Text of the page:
in short, what im asking is: why? Consider your the designer of "TornadoUI" UI framework. Lets say you use an annotation processing system and you want to support coroutines. Should you idiomatically ask callers to write functions like
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@Tornado suspend fun onClick(e: ActionEvent)
or should you ask them to write
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@Tornado fun CoroutineScope.onClick(e: ActionEvent)
--or something else? If you do decide that "simplicity is most important", and so you want your users to write regular UI event handlers
@Tornado suspend fun handle(e: Event)
, what should you do if they call
launch(coroutineContext) { delay(9999)
. Do you refuse to dispatch further events to that handler? Should you throw an exception?
I guess I'm looking for a general interpretation of back-pressure that doesnt exist.
l

louiscad

08/09/2019, 6:00 AM
Fixed your code:
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suspend fun doLongRunningWork = coroutineScope {
  val async1 = async { 
    //...
  }
  val async2 = async {
    //...
  }
  ... // Probably await the async values, otherwise, use launch.
} // This code definitely joins async1 & async2 if you don't await them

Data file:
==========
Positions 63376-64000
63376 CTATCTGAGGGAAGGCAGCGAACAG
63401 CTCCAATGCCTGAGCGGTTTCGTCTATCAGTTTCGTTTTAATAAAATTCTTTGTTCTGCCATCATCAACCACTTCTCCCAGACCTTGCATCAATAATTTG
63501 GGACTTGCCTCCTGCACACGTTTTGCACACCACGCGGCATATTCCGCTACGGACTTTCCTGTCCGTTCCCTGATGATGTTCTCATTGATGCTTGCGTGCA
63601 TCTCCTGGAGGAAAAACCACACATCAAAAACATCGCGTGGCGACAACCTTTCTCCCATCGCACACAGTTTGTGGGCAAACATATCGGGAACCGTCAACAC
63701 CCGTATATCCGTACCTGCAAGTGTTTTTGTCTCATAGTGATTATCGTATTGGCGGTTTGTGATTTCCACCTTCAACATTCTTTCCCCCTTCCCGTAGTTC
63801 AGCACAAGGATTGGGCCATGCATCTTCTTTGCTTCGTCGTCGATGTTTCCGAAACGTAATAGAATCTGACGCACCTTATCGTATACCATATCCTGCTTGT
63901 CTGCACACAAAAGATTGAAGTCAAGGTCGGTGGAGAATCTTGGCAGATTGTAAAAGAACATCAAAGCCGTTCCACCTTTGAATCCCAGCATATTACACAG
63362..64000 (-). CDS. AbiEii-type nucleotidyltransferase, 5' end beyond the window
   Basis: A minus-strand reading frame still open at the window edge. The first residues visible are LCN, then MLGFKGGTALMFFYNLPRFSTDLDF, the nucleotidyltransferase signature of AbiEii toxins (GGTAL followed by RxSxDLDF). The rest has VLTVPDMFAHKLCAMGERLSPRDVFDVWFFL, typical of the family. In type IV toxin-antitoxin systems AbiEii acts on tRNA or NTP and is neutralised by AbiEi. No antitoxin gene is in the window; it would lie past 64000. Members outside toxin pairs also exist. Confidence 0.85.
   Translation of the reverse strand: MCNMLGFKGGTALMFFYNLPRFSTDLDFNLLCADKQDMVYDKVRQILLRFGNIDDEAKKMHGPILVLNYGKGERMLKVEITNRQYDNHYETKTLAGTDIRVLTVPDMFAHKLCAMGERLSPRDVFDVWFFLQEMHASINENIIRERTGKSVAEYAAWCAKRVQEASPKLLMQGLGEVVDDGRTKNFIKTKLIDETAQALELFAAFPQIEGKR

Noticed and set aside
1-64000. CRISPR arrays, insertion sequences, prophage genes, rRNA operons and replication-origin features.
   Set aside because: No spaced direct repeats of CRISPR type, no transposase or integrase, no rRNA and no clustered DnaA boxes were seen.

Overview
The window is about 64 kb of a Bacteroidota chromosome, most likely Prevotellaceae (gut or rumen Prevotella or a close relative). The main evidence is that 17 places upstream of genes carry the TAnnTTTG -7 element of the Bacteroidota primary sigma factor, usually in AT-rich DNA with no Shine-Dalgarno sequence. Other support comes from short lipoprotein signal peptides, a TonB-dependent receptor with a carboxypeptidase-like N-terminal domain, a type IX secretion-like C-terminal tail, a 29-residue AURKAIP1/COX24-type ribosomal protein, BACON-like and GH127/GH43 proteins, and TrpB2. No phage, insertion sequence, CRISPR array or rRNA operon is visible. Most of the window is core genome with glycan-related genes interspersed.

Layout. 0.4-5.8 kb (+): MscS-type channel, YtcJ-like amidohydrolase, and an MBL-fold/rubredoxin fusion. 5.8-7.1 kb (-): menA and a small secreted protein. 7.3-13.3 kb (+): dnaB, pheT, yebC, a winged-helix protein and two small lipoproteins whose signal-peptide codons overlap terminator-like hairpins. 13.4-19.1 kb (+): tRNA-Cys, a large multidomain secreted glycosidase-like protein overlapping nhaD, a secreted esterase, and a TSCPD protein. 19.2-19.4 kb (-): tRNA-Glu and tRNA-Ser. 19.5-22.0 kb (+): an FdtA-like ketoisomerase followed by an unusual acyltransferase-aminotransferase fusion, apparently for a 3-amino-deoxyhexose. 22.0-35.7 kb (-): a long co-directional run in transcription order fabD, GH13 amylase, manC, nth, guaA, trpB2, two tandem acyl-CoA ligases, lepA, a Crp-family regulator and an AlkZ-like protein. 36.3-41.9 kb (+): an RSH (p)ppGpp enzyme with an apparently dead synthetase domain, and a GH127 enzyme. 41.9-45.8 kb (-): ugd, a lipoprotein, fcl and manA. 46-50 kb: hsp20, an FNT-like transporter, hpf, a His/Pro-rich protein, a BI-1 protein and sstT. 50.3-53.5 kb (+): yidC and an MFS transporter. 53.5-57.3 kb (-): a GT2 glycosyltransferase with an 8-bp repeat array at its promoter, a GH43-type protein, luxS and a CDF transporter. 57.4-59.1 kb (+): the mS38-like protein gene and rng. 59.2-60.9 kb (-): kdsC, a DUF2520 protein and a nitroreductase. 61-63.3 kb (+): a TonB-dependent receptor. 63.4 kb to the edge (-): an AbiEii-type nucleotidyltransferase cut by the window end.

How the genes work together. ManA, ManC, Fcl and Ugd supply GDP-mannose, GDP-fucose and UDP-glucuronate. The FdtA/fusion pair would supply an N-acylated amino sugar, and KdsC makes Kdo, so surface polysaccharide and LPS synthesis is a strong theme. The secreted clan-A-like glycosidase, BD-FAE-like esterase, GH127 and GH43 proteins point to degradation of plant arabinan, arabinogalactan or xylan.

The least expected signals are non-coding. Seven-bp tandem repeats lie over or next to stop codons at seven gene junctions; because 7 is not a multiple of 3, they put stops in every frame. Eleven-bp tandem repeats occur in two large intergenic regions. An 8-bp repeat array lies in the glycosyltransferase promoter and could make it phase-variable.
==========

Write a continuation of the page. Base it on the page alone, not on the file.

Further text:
g

groostav

08/09/2019, 6:32 PM
@louiscad what are your suggestions for the UI framework?
g

gildor

08/10/2019, 1:01 AM
Example above with onClick may have sanse in some cases (like suspend on click can be useful in some cases), but if you want integration with coroutines I would expose those events as Flow
what should you do if they call
launch(coroutineContext) { delay(9999)
This is indifferent to launch and scopes, user can just call delay(9999) And now, you shouldn't throw exception I don't see any problem in this case if you use proper event stream abstraction like Flow, which has different strategies for backpressure. With suspend function you always have only 2 choices: suspend until client is processing or launch new coroutine and suspend, as you mentioned above, with Flow you can also buffer and conflate
l

louiscad

08/11/2019, 2:12 PM
@groostav What does the
@Tornado
annotation means and does?
1
g

groostav

08/11/2019, 11:24 PM
Its a binding annotation for your UI framework. Like a swing action listener or an fxml click listener or an android tap listener. You could just as easily expose an
operator fun EntryPointAPI.plusAssign(handler: your_concurrent_handler_type)
if you wanted a winforms style ui API. The thing I’m trying to get at is: what should the lambda type be? And what should the UI framework do if it returns but silently appended a child job to the context you gave it?
l

louiscad

08/11/2019, 11:37 PM
Here's the extension I use on Android (agnostic to binding if any) to wait for clicks in coroutines: https://github.com/LouisCAD/Splitties/blob/e4c940736b00154a828d74c7cc10252686432685/modules/views-coroutines/src/androidMain/kotlin/splitties/views/coroutines/VisibilityAndClicks.kt#L35-L51 The scope of these coroutines is bound to the lifecycle of the UI of course.